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B A R B I C A N L I F E


wine this would have upped the cost to around £48 and sparkling water and coffee or tea and service would have added more. There is a two course option choosing from marked dishes on the a la carte menu at £21.50.


The monkfish main


course at The Modern Pantry


While the lamb was beautifully tasty and tender and the broccoli cooked to perfection, one could not really taste the anchovy while the black olive salsa was a bit overpowering. To some extent the same kind of


pattern continued through to the desserts. Strawberry and pink peppercorn ice cream worked very well as a combination, while Nougatine tuile, apple compote, chipotle butterscotch and toasted oak ice cream was perhaps not quite so successful with the hot (spicy) chipotle perhaps being a little too much for the dish, but was served in little dabs on the plate so could be avoided. We chose wines by the glass to


Beef fore rib from the Bertha Grill


complement the dishes. The restaurant menu is quite good in this respect with specific wine recommendations alongside a number of the dishes on the menu. While we may have had some


criticisms of some of the dishes, it was a very pleasant eating experience overall. The upstairs dining rooms are minimalist as far as decor is concerned and have wood floors, which could perhaps make things noisy if there are exuberant dining groups sharing the space with you – but this was not too much of a problem when we visited. Cost: based on the dishes we chose


the food came to around £36 a head – but these were mostly at the upper end of the menu prices so one could perhaps get away with around £28 a head. With a couple of glasses of


37


The Modern Pantry is at 47-48 St. John’s Square, EC1V 4JJ. Restaurant opening hours are: Monday: 12pm - 3pm; Tuesday to Friday: 12pm-3pm & 6pm-10:30pm; Saturday: 11am – 4pm & 6pm – 10:30pm; Sunday: 11am – 4pm. The downstairs cafe section has slightly different hours: Monday: 8am – 11am & 12pm – 10pm; Tuesday to Friday: 8am – 11am & 12pm – 10.30pm; Saturday: 9am – 4pm & 6pm – 10.30pm; Sunday: 10am – 4pm & 6pm – 10pm, so serves breakfast as well. Indeed it is particularly popular for weekend brunches – so much so it is advisable to book. Call 020 7553 9210 for bookings or you may book online via the restaurant website www.themodernpantry.co.uk . You may also view menus and further information about the restaurant there.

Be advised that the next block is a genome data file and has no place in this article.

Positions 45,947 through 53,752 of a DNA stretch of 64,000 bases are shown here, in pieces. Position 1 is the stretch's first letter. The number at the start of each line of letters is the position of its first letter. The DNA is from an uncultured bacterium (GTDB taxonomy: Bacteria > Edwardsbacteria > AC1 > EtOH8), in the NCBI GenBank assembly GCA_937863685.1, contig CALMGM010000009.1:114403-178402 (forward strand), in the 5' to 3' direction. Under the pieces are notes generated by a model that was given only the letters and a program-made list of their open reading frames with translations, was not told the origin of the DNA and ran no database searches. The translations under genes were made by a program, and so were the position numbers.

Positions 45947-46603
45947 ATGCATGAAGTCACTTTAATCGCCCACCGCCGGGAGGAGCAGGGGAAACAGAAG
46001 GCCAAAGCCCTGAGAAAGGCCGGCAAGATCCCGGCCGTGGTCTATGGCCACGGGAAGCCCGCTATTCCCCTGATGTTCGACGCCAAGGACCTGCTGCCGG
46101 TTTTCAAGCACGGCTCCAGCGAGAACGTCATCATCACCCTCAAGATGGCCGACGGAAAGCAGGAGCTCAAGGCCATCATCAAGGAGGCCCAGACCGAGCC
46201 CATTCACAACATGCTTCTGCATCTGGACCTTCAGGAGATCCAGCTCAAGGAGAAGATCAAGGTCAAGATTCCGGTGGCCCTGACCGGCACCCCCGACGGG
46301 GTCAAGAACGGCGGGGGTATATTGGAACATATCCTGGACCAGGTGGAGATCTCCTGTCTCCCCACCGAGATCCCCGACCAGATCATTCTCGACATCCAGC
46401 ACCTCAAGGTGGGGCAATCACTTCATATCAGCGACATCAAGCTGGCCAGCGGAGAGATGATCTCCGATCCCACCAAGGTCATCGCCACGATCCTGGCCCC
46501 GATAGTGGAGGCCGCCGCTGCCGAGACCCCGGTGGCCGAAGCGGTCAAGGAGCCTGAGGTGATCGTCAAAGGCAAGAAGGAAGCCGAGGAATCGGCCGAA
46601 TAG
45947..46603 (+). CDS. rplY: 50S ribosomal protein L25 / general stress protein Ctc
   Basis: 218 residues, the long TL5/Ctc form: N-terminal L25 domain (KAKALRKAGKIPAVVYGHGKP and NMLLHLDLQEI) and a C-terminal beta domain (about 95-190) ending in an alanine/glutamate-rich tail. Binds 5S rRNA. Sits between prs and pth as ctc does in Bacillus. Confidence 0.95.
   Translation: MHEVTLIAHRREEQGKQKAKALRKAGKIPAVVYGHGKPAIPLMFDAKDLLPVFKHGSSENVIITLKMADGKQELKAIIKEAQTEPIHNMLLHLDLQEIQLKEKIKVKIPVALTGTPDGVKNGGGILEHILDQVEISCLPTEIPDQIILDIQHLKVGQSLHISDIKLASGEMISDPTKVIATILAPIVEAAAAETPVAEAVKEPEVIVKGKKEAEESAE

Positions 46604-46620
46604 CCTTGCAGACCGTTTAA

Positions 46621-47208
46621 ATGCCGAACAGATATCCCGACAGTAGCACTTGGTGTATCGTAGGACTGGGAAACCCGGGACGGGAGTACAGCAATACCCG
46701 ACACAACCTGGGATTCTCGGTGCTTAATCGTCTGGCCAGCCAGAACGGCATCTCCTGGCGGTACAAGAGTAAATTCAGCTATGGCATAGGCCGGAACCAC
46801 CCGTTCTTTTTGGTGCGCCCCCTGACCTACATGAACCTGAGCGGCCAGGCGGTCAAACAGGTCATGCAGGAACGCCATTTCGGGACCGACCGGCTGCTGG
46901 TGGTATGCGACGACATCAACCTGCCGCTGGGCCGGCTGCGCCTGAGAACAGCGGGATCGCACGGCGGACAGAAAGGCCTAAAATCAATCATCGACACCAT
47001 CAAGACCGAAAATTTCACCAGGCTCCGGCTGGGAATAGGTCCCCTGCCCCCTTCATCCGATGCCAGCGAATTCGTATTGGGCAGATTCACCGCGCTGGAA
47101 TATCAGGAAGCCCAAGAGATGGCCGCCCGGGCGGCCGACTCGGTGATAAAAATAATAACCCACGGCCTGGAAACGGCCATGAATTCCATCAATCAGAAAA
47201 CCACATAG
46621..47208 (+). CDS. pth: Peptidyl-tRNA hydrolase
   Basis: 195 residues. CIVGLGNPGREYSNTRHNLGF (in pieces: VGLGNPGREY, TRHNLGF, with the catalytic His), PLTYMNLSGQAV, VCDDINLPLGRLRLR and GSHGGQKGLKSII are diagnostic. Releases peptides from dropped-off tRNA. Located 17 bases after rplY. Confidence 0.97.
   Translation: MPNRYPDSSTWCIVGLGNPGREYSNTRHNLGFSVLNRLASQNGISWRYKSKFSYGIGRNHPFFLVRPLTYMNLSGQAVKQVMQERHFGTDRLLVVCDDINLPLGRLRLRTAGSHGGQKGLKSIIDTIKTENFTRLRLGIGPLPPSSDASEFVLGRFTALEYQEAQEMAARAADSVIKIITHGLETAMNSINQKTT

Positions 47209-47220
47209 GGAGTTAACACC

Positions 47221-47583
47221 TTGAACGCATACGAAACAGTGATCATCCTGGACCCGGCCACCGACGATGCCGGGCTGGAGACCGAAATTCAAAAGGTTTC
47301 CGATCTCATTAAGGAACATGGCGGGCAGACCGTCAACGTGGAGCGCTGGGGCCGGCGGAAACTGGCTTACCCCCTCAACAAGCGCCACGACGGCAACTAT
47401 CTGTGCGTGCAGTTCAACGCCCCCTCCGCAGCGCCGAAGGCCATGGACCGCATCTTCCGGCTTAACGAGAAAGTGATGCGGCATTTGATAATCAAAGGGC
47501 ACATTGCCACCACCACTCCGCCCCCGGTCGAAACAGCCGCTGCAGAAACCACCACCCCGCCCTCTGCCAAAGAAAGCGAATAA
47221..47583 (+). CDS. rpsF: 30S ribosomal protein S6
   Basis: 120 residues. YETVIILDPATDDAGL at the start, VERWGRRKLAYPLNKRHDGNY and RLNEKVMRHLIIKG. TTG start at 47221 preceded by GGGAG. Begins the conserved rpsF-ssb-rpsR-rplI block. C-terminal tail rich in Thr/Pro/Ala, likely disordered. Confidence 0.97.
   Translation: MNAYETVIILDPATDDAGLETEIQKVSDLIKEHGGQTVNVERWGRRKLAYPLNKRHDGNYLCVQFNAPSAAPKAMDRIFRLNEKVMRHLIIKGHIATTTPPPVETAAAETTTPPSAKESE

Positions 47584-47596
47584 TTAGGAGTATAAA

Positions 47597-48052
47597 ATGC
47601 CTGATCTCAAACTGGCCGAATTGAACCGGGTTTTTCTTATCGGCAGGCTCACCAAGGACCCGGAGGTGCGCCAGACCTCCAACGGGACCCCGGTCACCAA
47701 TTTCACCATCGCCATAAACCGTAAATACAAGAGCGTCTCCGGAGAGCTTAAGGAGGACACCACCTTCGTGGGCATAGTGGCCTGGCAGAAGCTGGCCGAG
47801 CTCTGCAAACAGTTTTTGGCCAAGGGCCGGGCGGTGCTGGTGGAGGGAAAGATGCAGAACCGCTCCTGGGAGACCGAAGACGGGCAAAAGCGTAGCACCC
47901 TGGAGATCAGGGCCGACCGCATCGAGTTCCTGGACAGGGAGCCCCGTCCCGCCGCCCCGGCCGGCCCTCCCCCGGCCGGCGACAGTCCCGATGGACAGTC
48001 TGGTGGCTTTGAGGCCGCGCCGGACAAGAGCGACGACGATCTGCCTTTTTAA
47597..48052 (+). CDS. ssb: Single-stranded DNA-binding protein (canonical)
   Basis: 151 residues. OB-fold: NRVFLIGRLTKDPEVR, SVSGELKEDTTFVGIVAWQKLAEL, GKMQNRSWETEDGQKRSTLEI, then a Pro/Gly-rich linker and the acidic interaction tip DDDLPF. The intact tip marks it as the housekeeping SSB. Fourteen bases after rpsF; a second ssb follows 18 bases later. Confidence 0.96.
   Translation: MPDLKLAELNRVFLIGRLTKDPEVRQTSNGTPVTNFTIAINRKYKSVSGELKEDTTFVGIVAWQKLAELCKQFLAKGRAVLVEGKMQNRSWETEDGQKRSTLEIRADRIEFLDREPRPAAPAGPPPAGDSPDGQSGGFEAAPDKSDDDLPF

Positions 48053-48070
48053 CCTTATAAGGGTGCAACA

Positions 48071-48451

G


Barbican Searcys transformed to demure Gin Joint


in Joint summons up images of a Hogarthian drinking dive and den of depravity.


Indeed according to Brian Martin, manager of this latest relaunch of the normally rather staid Searcys restaurant in the Barbican Centre some of the new bar and restaurant’s inspiration did indeed come from some rather nefarious establishments which used to grace, if that’s the right word, the area in times past when the residents of Cripplegate


Without, just outside London’s city walls to the north, were perhaps a rather more deprived, and perhaps depraved, population than the Barbican residents of today. But aficionados of the old Searcys


need not worry too much. Despite a summer-long refurbishment the new restaurant looks remarkably like the old one – indeed the shape of the space does not lend itself to a great deal of change. The tables are well spaced, the chairs are comfortable. The old semicircular booths along one of the walls are still there. There’s no sign of spit or sawdust on the floor – indeed soft furnishings and carpeting serve to keep the noise down. The pleasant views over St Giles


church and the lakes are, of course, unchanged as are the big windows which make the ambience light and airy during daylight hours. In short those who liked Searcys as it was will probably be perfectly happy with its new persona, despite whatever the new name conjures up. And if they like gin as a tipple then that would be a real bonus as the bar listing includes over 30 different varieties of London Dry Gin (including refrigerated gin on tap), plus Plymouth Gin and, of course some very interesting gin based cocktail offerings – pricing largely dependent on which premium gin is selected. The menu has definitely changed


though, but again there is plenty there to satisfy most tastes, plus some unusual – and fairly low priced - main course offerings, alongside a number of dishes prepared on the


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